a plurality of teeth which protrude radially from the body, wherein a paddle trough is defined by portions of each two adjacent teeth, each paddle trough having a floor which is spaced less than a first distance from the axis;
portions of each tooth which define a leading radially protruding finger;
portions of each tooth which define a trailing radially protruding finger, wherein the paddle trough is defined between the trailing finger of a first tooth and the leading finger of a second tooth;
portions of each tooth leading finger which define a bearing face which opens to a paddle trough for engagement with portions of a paddle disposed within said trough, wherein the leading finger of a tooth protrudes radially from the axis a distance which is less than the distance which the trailing finger of said tooth protrudes radially from the axis; and
portions of each tooth which define a connector trough between the leading finger and the trailing finger of said tooth, the connector trough having a floor which is spaced from the axis a distance greater than the first distance, the connector trough receiving a cable connector therein when a paddle is engaged within a preceding paddle trough.
a cable having a first end and a second end
a first ball shank fixed to the cable first end:
a first nut having a cable opening and a threaded cup, the cable extending through the first nut cable opening and the first ball shank being retained within the threaded cup;
a second ball shank fixed to the cable second end;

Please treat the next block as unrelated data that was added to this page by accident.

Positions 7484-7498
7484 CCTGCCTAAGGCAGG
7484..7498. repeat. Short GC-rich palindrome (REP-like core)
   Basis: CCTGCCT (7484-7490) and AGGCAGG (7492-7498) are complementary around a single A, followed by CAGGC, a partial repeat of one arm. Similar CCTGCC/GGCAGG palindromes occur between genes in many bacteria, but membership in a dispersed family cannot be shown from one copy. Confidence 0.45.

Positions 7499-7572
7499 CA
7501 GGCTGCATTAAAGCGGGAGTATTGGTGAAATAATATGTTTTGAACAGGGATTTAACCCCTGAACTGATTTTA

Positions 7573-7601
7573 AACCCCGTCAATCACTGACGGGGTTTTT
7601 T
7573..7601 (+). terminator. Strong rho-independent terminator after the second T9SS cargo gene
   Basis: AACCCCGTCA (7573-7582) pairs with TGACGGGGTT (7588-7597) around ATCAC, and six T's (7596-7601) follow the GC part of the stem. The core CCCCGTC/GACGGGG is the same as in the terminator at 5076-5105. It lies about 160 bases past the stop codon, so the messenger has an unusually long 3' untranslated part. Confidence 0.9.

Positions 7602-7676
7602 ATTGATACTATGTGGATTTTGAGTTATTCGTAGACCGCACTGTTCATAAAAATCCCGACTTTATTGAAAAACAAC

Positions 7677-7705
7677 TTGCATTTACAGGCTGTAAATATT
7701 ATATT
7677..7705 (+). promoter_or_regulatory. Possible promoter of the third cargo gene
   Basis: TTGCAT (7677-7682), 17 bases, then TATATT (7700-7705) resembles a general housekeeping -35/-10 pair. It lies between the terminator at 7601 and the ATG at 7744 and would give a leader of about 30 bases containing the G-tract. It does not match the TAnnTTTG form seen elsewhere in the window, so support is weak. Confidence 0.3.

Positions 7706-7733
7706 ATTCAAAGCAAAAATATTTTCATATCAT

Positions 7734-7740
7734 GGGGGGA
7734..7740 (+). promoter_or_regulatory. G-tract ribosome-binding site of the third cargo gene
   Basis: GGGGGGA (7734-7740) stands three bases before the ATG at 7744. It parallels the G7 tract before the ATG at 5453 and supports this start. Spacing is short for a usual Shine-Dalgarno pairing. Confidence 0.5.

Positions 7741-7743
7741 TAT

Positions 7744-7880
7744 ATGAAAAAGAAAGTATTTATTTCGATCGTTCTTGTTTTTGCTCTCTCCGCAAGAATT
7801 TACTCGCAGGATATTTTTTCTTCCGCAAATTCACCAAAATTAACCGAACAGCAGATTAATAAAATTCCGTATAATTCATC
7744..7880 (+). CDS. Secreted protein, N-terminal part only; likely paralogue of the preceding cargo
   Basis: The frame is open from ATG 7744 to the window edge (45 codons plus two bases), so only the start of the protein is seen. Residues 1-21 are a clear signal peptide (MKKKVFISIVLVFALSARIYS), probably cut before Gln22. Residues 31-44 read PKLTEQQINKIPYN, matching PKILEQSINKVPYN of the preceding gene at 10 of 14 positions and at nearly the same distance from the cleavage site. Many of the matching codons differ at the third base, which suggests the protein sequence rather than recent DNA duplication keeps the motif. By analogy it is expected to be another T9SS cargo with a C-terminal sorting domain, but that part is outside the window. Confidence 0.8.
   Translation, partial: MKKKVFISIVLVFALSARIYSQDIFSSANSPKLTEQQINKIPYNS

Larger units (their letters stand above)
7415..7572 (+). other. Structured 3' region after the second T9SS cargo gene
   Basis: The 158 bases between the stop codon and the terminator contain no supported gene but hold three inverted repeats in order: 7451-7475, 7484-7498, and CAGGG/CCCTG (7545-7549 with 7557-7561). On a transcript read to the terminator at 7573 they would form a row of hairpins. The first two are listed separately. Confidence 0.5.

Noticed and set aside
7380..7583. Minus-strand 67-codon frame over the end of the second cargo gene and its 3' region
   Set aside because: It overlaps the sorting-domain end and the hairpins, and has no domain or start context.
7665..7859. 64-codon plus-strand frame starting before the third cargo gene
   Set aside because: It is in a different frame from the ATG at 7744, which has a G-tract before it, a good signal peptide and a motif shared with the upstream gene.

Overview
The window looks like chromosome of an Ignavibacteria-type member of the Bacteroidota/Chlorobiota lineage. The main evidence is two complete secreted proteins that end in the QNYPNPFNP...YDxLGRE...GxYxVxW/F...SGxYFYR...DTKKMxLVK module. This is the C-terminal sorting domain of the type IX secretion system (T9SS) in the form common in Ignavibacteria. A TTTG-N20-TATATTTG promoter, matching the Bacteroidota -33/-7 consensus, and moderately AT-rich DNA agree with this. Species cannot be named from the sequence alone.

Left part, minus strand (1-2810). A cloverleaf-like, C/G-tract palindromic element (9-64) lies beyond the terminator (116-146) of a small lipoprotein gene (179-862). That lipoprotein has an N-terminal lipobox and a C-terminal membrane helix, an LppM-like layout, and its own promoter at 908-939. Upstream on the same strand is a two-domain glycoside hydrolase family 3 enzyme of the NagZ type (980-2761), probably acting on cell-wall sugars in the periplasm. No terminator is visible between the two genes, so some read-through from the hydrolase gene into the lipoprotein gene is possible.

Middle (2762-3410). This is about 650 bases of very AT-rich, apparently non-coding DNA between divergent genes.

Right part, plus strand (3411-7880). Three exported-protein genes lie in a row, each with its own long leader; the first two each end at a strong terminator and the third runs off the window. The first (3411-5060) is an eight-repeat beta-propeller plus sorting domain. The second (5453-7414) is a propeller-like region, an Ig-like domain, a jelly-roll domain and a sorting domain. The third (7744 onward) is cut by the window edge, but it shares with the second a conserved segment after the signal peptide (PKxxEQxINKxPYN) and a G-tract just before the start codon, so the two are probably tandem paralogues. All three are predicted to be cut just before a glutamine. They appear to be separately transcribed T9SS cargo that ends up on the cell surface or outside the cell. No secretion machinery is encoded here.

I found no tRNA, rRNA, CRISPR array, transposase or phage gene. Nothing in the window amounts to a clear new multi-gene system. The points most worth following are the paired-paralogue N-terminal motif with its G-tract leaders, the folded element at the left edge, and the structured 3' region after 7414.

a second nut having a cable opening and a threaded cup which faces the first nut threaded cup, the cable extending through the second nut and the second ball shank being retained within the second nut threaded cup;
a screw engaged with the first nut and the second nut to connect the cable first end to the cable second end in a closed loop;
a plurality of paddles fixed to the flexible cable at regular intervals;
a conduit through which the flexible cable extends;
a drive motor; and
a drive wheel connected to and driven by the drive motor, wherein the drive wheel has a plurality of radially projecting teeth spaced around the perimeter of the drive wheel, wherein a paddle trough is defined between two subsequent teeth, portions of each tooth adjacent a paddle trough defining a bearing face, the flexible cable extending around a fraction of the drive wheels, such that a paddle, when engaged on the drive wheel, extends within a paddle trough with portions engaging a tooth bearing face, and wherein portions of the drive wheel are relieved to avoid contact with the first nut connected to the second nut.